ECONOMY

Environmentally friendly power and heating plants are given the go-ahead in urban areas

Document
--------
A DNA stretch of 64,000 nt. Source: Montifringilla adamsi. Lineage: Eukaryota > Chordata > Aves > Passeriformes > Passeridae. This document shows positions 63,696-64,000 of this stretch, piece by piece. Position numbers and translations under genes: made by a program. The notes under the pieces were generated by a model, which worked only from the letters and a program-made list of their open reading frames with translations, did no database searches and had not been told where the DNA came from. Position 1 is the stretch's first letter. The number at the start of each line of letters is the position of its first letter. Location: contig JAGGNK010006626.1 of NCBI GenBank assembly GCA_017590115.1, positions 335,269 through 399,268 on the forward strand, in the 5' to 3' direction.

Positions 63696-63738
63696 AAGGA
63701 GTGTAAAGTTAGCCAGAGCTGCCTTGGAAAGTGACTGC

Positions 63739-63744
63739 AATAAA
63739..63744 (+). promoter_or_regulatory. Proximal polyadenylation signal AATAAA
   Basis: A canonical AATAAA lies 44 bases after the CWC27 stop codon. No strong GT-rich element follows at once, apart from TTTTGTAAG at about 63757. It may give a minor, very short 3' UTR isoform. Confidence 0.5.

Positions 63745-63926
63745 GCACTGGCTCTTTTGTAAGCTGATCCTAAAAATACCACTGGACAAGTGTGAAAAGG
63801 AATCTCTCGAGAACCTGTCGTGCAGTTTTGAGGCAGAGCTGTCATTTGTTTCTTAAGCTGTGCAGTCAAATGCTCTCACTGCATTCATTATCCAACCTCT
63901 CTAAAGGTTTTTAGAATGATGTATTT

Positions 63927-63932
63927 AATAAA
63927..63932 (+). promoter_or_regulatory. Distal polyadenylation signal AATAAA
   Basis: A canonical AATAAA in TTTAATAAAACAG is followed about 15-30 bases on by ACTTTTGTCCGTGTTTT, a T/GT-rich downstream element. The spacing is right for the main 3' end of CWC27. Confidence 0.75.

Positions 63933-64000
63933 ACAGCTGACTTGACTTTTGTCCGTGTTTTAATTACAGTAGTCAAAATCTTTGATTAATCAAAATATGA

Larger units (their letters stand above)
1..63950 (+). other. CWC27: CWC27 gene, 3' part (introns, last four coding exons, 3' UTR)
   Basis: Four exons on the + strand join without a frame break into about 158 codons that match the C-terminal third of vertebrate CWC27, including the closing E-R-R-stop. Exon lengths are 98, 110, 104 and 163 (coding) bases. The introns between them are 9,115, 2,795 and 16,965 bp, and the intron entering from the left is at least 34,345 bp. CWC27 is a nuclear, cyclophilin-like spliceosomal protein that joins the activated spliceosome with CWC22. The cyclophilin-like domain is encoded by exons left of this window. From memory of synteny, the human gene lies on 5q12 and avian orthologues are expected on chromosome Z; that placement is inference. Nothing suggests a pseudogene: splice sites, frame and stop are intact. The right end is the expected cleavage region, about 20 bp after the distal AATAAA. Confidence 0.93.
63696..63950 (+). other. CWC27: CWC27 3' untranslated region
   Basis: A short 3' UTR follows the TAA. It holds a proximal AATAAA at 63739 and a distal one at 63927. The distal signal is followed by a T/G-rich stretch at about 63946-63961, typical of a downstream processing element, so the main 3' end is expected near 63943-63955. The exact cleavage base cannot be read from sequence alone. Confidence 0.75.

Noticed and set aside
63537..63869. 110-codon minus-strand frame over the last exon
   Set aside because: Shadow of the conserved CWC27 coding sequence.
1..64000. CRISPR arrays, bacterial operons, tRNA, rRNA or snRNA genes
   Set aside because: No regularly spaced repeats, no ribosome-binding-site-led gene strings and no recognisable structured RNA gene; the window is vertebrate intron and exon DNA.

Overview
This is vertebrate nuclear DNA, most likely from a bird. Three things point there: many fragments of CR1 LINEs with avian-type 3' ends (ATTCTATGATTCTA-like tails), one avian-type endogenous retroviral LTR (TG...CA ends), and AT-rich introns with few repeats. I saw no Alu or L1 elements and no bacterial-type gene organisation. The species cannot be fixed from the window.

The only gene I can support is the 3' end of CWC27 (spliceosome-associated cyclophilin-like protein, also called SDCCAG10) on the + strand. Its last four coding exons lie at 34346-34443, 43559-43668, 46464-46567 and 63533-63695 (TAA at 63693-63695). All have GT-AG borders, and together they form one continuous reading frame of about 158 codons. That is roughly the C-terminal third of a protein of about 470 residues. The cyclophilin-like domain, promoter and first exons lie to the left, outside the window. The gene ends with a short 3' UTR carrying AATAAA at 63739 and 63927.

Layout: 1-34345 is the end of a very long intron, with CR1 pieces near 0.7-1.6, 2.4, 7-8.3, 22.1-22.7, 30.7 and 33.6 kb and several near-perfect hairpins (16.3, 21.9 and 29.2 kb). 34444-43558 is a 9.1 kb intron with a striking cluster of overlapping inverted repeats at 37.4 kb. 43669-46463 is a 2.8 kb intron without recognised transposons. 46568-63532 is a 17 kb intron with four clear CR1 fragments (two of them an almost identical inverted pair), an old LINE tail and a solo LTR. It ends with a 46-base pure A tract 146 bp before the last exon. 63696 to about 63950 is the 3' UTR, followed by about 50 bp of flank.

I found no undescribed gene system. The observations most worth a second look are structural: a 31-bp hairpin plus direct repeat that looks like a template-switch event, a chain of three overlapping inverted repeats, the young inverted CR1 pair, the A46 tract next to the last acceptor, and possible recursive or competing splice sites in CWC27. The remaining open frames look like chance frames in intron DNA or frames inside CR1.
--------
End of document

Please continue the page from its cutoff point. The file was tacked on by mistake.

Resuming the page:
The alternative energy market in Greece received a significant boost yesterday with the signing of a decision that opens the way for combined electricity and heat-producing units in urban areas. This initiative, aimed at promoting the growth of the environment-friendly market in renewable energy sources (RES) was signed by deputy ministers for Development, Giorgos Salagoudis, and Environment and Public Works, Stavros Kaloyiannis. It allows hospitals, hotels, commercial buildings and homes to resort for the first time to RES and develop electricity and heating systems. It also lifts a crucial obstacle to the adoption of new technologies, satisfies a permanent demand by investors and promotes environmental protection. Salagoudis said in a press statement it is estimated that in the next five years investment in combined heat and power production will reach 80 million euros and a total capacity of 100 megawatts. Yesterday’s decision classifies combined power and heat-producing plants using gas and with a capacity of up to 2MW as «non-disturbing» activities for the urban environment. The same applies to stations producing electricity from geothermal energy, with an output of electrical power up to 0.5MW, stations using biomass or agricultural by-products with a capacity of up to 0.5MW, stations with photovoltaic systems with a capacity of up to 0.5MW, wind-powered generators producing up to 20KW as well as small hydroelectric stations producing up to 10MW. All these categories of units may be located within approved town plans, in settlements of up to 2,000 inhabitants, settlements existing since before 1923 as well as areas outside town plans. It further provides that stations producing reserve electricity in cases of power cuts or network failures are also classified as non-disturbing. The Development Ministry is also studying a bill to promote new funding tools for the realization of private energy investments in decentralized electricity production. The bill, expected by year’s end, will regulate investments both in the public and the private sector.